Authorities announced early last week that "no foul play" was suspected in the disappearance of a Colorado man. Why is this news? Perhaps it was because he was last seen amid a crowd of his sixty or seventy thousand closest friends: Denver Broncos fans. Fifty-three year old Paul Kitterman wandered off at halftime from his seat at Mile High Stadium where he and his family were taking in the spectacle of his team beating their division rivals, the San Diego Chargers. Why weren't they concerned?
Considering the kind of behavior that can be found in and around the sports arenas of this fair land, it was a surprising reaction. When I consider the case of Bryan Stow, a San Francisco Giants fan who was beaten and left for dead by Los Angeles Dodger "fans" who took the battle on the field out into the parking lot. Without any rules. Without any protective gear. Without any common decency. The good news is that when it came time to throw out the first pitch for game four of this year's World Series in San Francisco, Bryan was on hand to shout out to the crowd, "Play ball!"
It's not the expectation of most sports fans to end up in the intensive care unit when they go out to the local sports arena. Then again, no one expects that the joy of winning would be as agonizing as defeat. How then do we explain the broken windows and burning couches in the streets of San Francisco right after the Giants won their third World Series Championship in five years? Was this some kind of retribution for the injustice suffered by Giants Superfan Bryan Stow three years ago? Some sort of cathartic upheaval connected to the pent-up frustrations of sports fans in the Bay Area? That doesn't make sense, since winning championships is getting to be pretty much routine. Disappointment remains the currency of Oakland Raiders fans, but even they seem to be able to maintain a certain amount of decorum when it comes to losing. Practice, it seems, makes perfect.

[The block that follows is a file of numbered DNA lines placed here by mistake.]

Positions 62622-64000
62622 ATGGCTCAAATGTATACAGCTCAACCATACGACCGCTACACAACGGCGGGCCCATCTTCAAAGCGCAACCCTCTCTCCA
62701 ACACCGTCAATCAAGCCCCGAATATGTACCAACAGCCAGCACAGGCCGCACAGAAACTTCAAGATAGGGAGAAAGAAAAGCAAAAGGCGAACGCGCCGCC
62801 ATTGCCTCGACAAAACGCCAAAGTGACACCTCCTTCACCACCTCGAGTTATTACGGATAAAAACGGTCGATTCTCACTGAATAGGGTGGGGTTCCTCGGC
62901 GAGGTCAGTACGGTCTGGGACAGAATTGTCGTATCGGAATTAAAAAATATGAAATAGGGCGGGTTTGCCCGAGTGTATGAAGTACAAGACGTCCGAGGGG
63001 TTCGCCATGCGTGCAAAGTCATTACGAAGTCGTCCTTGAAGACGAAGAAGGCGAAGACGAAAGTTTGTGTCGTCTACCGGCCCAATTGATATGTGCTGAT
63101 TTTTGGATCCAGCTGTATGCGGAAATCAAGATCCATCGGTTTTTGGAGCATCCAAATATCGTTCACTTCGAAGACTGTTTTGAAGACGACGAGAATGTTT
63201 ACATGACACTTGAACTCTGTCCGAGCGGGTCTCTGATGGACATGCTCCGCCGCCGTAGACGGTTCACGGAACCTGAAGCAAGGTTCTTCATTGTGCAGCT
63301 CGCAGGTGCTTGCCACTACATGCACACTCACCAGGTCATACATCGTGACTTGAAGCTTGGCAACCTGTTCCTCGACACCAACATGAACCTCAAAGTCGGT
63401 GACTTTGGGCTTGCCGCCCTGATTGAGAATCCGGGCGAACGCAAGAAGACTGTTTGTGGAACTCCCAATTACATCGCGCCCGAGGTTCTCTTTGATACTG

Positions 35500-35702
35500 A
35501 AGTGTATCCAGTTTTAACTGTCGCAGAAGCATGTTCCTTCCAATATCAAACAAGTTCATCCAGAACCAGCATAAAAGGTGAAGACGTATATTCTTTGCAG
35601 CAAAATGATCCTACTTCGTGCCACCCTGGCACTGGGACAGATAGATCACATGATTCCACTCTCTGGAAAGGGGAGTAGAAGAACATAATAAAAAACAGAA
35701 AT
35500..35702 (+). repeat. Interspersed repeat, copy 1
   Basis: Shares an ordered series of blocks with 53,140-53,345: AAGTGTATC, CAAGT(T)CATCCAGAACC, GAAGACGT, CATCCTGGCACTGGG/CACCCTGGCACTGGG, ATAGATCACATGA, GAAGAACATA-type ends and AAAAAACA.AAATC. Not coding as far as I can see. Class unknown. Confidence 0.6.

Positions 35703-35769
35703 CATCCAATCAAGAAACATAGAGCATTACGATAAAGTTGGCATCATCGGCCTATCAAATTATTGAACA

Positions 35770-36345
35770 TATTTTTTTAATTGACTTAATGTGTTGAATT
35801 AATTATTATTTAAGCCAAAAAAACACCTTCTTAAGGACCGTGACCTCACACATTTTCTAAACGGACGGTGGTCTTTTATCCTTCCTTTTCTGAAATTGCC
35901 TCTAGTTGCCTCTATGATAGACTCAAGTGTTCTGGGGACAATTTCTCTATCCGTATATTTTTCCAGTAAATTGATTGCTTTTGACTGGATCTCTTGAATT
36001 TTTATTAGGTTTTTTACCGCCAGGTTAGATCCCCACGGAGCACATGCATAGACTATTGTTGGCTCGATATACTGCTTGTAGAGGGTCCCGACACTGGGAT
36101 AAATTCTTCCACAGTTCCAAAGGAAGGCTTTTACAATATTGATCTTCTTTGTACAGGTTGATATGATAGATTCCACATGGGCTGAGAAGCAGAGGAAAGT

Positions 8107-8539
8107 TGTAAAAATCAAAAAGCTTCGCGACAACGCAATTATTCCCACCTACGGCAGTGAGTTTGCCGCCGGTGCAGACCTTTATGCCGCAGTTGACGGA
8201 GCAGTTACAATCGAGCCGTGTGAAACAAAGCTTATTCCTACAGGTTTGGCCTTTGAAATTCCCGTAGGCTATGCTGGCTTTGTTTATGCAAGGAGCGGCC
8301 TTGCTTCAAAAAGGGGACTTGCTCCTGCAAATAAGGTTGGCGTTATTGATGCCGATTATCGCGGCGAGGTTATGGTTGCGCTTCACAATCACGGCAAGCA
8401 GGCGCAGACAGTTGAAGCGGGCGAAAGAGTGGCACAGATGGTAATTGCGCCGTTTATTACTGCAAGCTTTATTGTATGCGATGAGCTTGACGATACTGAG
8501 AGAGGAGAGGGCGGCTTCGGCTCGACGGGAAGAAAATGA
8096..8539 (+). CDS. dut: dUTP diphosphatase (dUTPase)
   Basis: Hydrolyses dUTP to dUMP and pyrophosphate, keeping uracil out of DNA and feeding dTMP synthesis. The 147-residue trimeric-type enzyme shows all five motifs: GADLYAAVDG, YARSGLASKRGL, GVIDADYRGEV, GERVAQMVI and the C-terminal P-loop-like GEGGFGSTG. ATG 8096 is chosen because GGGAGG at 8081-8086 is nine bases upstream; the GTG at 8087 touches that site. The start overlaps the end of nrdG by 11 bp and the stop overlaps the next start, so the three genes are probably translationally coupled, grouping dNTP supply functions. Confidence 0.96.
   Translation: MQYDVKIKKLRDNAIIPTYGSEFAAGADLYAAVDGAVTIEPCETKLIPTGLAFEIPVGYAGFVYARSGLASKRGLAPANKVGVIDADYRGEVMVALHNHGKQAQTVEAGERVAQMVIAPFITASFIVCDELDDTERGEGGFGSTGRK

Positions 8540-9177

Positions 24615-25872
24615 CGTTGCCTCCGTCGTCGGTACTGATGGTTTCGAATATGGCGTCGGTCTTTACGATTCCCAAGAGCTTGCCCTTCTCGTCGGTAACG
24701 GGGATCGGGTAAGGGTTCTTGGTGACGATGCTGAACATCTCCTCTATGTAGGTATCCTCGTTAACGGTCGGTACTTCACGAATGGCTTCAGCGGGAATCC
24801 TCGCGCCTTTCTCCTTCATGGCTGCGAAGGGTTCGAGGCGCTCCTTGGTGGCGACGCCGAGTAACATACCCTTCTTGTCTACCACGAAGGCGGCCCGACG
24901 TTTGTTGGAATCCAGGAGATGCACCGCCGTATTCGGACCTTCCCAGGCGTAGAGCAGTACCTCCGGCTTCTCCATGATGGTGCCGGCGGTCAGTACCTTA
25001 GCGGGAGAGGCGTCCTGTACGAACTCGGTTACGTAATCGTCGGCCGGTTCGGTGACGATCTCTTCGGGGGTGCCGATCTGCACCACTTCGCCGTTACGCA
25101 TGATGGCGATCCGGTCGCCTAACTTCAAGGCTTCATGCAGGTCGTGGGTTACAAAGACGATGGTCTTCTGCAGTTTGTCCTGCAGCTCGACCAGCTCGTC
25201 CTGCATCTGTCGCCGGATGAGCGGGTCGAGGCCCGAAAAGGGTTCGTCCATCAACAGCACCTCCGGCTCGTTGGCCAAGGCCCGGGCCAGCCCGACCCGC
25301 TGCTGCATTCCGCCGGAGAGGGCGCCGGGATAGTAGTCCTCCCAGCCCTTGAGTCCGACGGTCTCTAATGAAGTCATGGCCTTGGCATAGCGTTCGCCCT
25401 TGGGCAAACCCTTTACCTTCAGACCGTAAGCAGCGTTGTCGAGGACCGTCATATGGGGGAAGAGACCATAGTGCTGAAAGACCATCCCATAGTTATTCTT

As for our missing Bronco fan, it turns out that he had "had his fill of football," and just left. He went "for a walk." One hundred miles later, he was found in a Pueblo, Colorado K-Mart parking lot. This is good news on two fronts: Mister Kitterman was found safe, and there is still a K-Mart in Pueblo. He didn't get beat half to death and left in some ditch by angry San Diego Charger fans. He wasn't left in a coma, battling for his life. He just left. The Broncos were ahead at halftime, so maybe he just figured he's seen enough and it was time to see something different. Like the parking lot of a K-Mart in Pueblo. That might also explain why there were all those broken and burned things in San Francisco. No foul play here. They had just "had their fill of baseball."